Former Phoenix Rising FC captain Didier Drogba and Head Coach Rick Schantz talk after practice, a common occurance duing the two seasons in which the legendary player suited up for the club. | Photo courtesy Phoenix Rising FC
PHOENIX – It was the 72nd minute of Phoenix Rising FC’s Western Conference Quarterfinal against the Portland Timbers 2 in the 2018 USL Championship Playoffs when the fourth official raised the board at the halfway line for a substitution by the hosts.
Illuminated in red, denoting the player to exit, was the No. 11.
For a moment, Didier Drogba stood on the field, ball in hand a little further up the sideline, ready to take a throw-in. He couldn’t quite believe it was his number being called to the bench.
For Rising FC Head Coach Rick Schantz, it was a challenging moment, but as he recounted to the USL’s Kelsi Steele on Saturday in a conversation on Instagram Live, it also produced one of the greatest moments of his coaching career so far.
“I don’t think he was ready to come off the field at the time and there was some tension,” Schantz told Steele. “We met on Monday, and it was like a man-to-man conversation and it was one of the best conversations I’ve had with a player, because I think leaving that office there was a mutual respect. I was very up-front with him about what I was trying to accomplish and achieve and at that point I realized, ‘OK, here, this is your team, we’re going to go as far as you take us,’ and he took us to the Final. We came up a little bit short, but what an experience that was. I’ll never forget it.”
Now entering his second full season as Rising FC’s Head Coach, Schantz’s talents as a motivator and tactician have placed him among the best in the Championship. The league’s Coach of the Year in 2019 after a season that saw his side break all the Championship’s major regular-season records – including one that might go down as unbreakable in a 20-game winning streak – he is now firmly installed as the man on the sideline, having signed a new contract last offseason.
“Rick has been an essential part of our success over the last three years, including our record-breaking 2019 season,” said Rising FC General Manager Bobby Dulle earlier this year. “His commitment to high standards has helped develop a strong culture throughout the entire club.”
But Schantz does recognize how much he gained from having Drogba as part of his squad as the club took flight after its rebrand entering the 2017 season. Part of a new coaching staff brought in by the new ownership group led by Governor Berke Bakay, Schantz served twice as an interim Head Coach, first in 2017 between the departure of Frank Yallop and arrival of Patrice Carteron, and then following Carteron’s departure to take the helm at Egyptian power Al Ahly.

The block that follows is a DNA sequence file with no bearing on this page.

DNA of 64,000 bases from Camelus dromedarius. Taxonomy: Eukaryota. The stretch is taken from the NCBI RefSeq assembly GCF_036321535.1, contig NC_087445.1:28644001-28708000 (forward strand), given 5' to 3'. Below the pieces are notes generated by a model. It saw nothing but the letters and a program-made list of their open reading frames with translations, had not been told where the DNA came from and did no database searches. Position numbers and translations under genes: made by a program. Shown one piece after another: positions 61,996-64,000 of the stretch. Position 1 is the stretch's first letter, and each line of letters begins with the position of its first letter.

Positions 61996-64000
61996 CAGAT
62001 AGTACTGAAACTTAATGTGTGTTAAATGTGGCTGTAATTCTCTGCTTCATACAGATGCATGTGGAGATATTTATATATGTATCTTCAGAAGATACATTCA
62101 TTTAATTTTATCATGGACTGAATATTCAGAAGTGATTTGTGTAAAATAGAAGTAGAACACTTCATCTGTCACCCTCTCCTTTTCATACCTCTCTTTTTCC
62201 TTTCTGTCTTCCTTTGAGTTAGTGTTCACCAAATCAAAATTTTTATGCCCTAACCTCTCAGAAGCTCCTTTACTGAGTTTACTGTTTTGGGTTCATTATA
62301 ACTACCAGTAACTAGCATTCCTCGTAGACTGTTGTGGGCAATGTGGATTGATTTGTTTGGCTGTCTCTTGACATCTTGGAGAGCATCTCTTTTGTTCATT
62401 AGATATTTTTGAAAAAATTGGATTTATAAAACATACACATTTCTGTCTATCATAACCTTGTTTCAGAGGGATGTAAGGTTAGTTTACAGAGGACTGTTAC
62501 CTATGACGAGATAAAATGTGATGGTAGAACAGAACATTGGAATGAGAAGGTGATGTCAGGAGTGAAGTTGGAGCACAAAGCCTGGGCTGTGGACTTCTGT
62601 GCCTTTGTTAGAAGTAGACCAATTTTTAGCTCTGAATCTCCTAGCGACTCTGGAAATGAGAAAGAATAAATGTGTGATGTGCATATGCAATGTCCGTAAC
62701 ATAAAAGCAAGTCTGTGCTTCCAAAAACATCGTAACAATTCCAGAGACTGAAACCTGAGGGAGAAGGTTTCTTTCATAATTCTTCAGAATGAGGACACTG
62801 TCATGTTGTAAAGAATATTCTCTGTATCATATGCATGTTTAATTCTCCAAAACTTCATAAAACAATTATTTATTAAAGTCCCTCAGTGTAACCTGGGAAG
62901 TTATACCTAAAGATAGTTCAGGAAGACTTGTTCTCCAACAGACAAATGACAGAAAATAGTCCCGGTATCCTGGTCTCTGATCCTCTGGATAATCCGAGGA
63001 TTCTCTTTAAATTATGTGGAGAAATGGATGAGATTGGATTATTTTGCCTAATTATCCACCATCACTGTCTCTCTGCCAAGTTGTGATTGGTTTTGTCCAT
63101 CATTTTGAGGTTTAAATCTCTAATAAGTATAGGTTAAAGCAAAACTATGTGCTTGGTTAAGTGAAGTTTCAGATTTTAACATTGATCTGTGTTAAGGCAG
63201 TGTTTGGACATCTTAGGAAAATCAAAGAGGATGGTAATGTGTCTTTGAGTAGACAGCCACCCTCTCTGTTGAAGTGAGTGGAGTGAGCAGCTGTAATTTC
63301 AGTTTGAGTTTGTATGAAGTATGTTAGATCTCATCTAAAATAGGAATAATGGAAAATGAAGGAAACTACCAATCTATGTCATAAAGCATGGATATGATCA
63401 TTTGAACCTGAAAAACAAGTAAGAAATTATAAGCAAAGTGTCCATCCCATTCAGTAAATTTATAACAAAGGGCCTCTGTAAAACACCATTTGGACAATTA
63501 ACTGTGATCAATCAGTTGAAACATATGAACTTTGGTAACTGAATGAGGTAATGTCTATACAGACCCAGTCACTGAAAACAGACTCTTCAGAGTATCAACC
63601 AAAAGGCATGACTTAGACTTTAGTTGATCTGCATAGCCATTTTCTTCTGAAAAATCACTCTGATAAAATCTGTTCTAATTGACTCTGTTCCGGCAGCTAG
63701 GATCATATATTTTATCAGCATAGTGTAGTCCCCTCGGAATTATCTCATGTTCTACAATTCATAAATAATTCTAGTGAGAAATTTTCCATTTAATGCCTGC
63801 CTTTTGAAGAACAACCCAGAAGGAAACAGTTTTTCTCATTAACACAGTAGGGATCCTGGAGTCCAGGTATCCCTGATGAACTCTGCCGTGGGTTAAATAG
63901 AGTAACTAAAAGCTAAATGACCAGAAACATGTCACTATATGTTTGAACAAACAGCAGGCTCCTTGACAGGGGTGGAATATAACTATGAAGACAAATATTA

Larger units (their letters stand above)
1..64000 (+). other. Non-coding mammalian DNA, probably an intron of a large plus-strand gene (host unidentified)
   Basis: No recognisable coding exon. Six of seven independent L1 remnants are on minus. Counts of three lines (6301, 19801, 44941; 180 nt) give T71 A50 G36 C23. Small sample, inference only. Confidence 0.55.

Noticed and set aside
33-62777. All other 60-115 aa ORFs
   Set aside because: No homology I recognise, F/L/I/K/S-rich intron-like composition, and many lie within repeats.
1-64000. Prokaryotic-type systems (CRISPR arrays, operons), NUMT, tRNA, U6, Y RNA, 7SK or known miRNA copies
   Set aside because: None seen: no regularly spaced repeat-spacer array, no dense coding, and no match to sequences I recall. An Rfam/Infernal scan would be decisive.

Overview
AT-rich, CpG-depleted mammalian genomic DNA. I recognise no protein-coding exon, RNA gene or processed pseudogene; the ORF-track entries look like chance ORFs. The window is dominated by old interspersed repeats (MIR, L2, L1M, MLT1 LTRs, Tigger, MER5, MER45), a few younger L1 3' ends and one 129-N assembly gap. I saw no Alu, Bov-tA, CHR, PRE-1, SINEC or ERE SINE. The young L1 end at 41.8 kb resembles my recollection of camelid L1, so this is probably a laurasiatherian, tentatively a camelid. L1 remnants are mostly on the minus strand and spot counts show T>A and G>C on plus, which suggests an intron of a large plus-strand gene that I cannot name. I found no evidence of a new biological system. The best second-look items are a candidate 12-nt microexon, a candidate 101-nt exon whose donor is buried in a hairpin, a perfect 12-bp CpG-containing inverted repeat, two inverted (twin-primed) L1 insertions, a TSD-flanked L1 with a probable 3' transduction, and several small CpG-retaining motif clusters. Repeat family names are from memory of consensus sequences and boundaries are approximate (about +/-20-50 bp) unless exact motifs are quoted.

The regular conversations Schantz and Drogba would engage in following practice provided information and context that helped shape Schantz as he moved from being a successful coach in USL League Two at FC Tucson to one of the best in Championship in what had become – thanks to Drogba’s presence in the team – a high-profile position.
“The thing I learnt the most from Didier is to trust the players and to listen to them,” Schantz told Steele. “Obviously there’s a balance – there’s a fine balance. It’s not a dictatorship but at the same time it’s not an anarchy, so you have to kinda find a way to build trust, and in this day and age you’ve got to earn it from your players, and it comes from listening, it comes from allowing them to express themselves, and that’s part of how we try to build our team and allow them to play football where they can express themselves. I learned a lot of that from Didier.
“I can’t tell you how many times after training I would just sit on the field and ask him questions about managers that he had, and the details that were put into it. And the guys he was telling me stories about, Avram Grant, [Jose] Mourinho and you go down the list and the places he played and I was just like, ‘Oh my gosh.’ I was just trying to soak it all in, every day.”
As for the night in which he substituted the living legend off the field, there is another memory Schantz has also carried with him happily to this day.
“After we won our first playoff game [against Portland] … I went up on the roof of the owner’s suite where they were all celebrating that we had won,” Schantz told Steele. “I’ll never forget Berke and some of the owners – I don’t think they could keep it in anymore, but they were smiling and wanted to tell me the job was going to be mine the next year in 2019. When I found out officially after the playoff run was over, that was a pretty special moment. It felt like you worked really, really hard for something and you’d earned it, and I told them I won’t let them down.”
As high as the bar has been set, Phoenix’s rise seems far from over.